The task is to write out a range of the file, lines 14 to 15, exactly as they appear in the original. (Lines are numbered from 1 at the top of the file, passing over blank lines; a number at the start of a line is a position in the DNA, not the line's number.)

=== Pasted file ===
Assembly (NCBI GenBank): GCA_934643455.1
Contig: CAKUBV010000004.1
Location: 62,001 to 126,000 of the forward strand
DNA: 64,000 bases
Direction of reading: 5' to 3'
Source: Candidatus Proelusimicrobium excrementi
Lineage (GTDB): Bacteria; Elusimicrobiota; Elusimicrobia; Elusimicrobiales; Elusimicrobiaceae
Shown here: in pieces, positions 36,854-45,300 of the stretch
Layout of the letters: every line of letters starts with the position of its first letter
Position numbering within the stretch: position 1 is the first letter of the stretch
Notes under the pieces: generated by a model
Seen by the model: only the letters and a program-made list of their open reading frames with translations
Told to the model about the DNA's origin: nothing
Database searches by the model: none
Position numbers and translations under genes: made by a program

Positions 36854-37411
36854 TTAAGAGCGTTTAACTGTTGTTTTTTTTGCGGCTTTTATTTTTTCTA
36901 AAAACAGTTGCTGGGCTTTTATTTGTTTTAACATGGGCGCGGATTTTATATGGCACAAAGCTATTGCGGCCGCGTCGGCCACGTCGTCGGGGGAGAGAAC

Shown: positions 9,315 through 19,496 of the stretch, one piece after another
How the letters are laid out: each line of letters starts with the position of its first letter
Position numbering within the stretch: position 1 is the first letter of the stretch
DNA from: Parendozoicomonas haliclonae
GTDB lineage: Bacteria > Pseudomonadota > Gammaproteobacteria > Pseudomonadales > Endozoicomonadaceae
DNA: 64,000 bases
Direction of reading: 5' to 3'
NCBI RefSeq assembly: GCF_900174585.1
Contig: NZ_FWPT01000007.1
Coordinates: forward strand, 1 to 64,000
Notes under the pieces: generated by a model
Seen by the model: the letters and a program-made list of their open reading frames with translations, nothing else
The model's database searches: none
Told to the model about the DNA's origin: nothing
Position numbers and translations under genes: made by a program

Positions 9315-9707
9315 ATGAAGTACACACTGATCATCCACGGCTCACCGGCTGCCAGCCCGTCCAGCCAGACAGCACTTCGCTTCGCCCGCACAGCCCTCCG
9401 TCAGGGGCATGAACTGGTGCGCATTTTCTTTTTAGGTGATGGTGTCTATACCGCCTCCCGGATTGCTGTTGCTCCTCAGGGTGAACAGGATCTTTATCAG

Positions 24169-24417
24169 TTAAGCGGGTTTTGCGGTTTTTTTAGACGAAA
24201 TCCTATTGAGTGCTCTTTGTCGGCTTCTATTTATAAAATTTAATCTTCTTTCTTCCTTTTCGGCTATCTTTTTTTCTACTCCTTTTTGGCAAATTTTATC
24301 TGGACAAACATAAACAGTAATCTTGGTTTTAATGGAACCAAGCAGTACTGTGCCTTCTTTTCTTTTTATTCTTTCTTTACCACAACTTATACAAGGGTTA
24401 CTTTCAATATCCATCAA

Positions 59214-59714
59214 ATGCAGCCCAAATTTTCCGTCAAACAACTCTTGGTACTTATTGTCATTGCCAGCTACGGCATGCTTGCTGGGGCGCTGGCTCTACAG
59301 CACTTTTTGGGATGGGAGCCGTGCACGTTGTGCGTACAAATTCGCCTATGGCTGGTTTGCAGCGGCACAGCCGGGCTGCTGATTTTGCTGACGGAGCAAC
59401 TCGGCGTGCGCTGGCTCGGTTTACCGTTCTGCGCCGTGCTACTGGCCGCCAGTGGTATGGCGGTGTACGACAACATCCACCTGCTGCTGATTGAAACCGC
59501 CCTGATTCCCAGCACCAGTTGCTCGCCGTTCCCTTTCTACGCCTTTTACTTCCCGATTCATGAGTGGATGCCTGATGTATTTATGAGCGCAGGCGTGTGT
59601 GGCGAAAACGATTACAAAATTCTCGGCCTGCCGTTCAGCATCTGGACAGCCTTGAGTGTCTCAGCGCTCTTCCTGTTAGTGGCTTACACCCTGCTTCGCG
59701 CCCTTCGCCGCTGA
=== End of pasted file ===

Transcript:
Database searches by the model: none
Position numbers and translations under genes: made by a program